Iron Keep

Which, basically, means this area of the world is laid out like this…


…and the upper half is entirely invisible from the ground (Credit for first two pictures go to Matthewmatosis (Youtube), last picture to maplejoker-anno.tumblr). This hammered home to me more than anything else that these were just levels in a game, not segments of an actual world I was exploring. Anything like this would not have been considered for a heartbeat in the beautifully pieced-together map of DS1 – where you can stand atop Sen’s Fortress and look down upon the Parish, or walk through the Tomb of Giants and catch a glimpse of Ash Lake – and, whilst this example is more extreme than others, this repeats throughout the game. A quick look at the map viewer for the game shows a huge number of both logical and thematic discrepancies. No-Man’s Wharf is way below the sea level seen from the Bastille, Sinner’s Rise is entirely invisible from up above, going up the lift from Aldia’s Keep launches you into a sky area you hadn’t seen anything of before (though a visually amazing region), whilst the Shaded Woods path goes from a forest into an area akin to the Giant’s Causeway (again, aesthetically impressive, but entirely incongruous) and then into a desert all without any real warning.

Ultimately, Lordran felt like a single location that had stood for thousands of years and finally fallen into ruin, through-out which you might run across a few other souls on their own personal quests or missions, picking through the ruins of this astonishing megastructure/city/fortress that stretched far up into the sky and deep underground. Drangleic, alas, feels like a sequence of tunnels and people specifically laid out to greet the player at every turn. It’s more like a sequence of “levels” akin to, say, early FPS games where you basically “teleport” between each level (Goldeneye style), rather than anything approaching a connected world. In fact, although the areas in Demon’s Souls are not connected, I believe they do not overlap either in as horrifying or jarring a way as some of the DS2 ones do.


I recently bought the Dark Souls design works book, which is fascinating. At the back is an interview with Hidetaka Miyazaki, the design lead on the first two Souls games, and in the interview he mentions that one of his inspirations for the lore of the Souls games was reading Western fantasy books/RPGs – his English wasn’t amazing, so he wasn’t entirely clear on what was going on, and had to form his own connections. This in turn inspired the way the story/lore are told in Souls games, and I for one love it (and it is something I aim to emulate in URR). I think the storytelling in DS2 remains strong and encourages you to piece things together, but those pieces are far less interesting than the pieces in the original game.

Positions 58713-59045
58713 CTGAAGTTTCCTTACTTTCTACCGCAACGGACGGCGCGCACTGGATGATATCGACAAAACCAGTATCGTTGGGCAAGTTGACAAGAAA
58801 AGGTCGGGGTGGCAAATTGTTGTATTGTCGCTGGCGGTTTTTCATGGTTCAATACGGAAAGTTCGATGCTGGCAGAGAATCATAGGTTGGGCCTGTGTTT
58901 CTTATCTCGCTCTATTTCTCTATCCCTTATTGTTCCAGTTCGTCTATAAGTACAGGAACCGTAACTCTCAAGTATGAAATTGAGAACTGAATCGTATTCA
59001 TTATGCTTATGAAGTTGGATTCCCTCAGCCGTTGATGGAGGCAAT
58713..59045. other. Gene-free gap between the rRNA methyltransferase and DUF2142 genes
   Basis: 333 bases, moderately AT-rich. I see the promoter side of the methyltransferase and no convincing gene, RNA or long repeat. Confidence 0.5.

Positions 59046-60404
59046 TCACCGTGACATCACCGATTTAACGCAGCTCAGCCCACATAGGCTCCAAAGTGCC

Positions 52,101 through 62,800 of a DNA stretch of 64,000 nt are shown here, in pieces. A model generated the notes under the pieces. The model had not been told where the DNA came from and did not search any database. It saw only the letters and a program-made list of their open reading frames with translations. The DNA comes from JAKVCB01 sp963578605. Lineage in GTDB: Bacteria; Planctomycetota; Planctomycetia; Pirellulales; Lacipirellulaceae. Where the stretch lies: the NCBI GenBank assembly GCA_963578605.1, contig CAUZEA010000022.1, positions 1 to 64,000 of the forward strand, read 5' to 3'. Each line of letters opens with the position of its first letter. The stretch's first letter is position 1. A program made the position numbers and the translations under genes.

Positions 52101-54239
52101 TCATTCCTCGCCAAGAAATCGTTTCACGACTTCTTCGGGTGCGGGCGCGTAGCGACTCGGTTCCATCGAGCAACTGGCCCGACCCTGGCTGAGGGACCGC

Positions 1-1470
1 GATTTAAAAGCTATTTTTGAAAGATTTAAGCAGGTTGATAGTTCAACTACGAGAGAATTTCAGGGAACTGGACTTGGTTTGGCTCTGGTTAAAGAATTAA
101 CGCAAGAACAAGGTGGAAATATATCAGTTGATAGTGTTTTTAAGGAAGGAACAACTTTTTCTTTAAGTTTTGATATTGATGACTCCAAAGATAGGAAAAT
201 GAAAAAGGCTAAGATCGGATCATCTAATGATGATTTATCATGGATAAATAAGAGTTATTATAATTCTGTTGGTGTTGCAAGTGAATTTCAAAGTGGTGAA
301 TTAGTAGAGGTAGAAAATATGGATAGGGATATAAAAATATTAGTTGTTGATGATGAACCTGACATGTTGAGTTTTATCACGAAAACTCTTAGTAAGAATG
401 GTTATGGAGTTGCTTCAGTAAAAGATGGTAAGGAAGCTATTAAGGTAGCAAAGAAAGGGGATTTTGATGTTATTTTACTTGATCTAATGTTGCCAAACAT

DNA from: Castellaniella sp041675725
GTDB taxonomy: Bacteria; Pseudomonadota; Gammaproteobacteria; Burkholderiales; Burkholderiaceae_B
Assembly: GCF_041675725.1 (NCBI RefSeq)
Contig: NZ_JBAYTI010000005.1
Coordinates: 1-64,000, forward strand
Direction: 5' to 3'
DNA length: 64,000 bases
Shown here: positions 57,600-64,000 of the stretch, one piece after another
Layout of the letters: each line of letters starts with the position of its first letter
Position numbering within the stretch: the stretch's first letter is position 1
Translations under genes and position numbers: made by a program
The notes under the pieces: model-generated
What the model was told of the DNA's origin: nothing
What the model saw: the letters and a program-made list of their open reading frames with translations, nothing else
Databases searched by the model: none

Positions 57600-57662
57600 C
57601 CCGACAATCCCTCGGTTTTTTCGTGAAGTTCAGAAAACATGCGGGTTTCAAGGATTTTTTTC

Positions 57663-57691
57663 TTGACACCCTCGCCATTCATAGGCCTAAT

Seriously, major ones. I know some people – like me – read at a pace where just seeing “spoiler warning” is not enough to stop you reading before you read on a few words, so let this sentence be the final warning. If you’re like me and adore the Souls story, stop reading at once. Otherwise, let me state up front – Dark Souls 2 introduces the idea of a repeating or cyclic history. I have no objection to the “cyclic nature of history” plot ideas – Japanese games seem more willing to use this than their Western counterparts, but this is far from an exclusive rule (e.g. Mass Effect). However, in this case I think From Software made a colossal misstep by assigning a cyclic history to the Dark Souls lore. Now, I should state, to an extent the existing lore suggests a cyclic history, on a very small scale – the bonfires keep those cursed endlessly resurrecting, yes, but on the grander scale of history Dark Souls 1 has no mention of repeating patterns. The world began with the dragons; the Lord Souls were discovered; Gwyn forged “civilization” atop the archtrees; but now even his soul is beginning to fade, and must either be replaced or allowed to die. Nothing repeating or replaying is mentioned. By contrast, a little delving into DS2 lore makes it quite clear this is the case – “many civilizations” have risen and fallen on the spot where Drangleic stands (which is where Lordran once stood); the four Lord Souls have been taken by other creatures, who have been defeated by other “chosen undeads” (though DS1 does imply this very concept is a fictional creation if you talk to Kaathe or consider the role played by Gwyndolin), who have each had to make a choice about keeping the First Flame going or allowing Dark to spread. You begin the game tasked with seeking four Great Souls, and each of these corresponds to one of the four from the original game – Seath, Gwyn, the Witch of Izalith and Nito (though Seath had a fragment of Gwyn’s soul, the nature of the Dark Soul is different in DS2). They have taken new forms, but their origins are apparent for those who care to look. The new location of Seath’s soul features a Duke and an entombed Dragon; the new owner of Gwyn was also a king who overreached; the new owner of the Witch’s soul tried to relight the first flame and appears to have been cursed by Chaos; while Nito’s new owner is also a foul amalgamation of corpses dwelling far below the Earth. This isn’t “cyclic history” – this is just repeating the same ideas, which were wonderful the first time, but we’ve seen them before.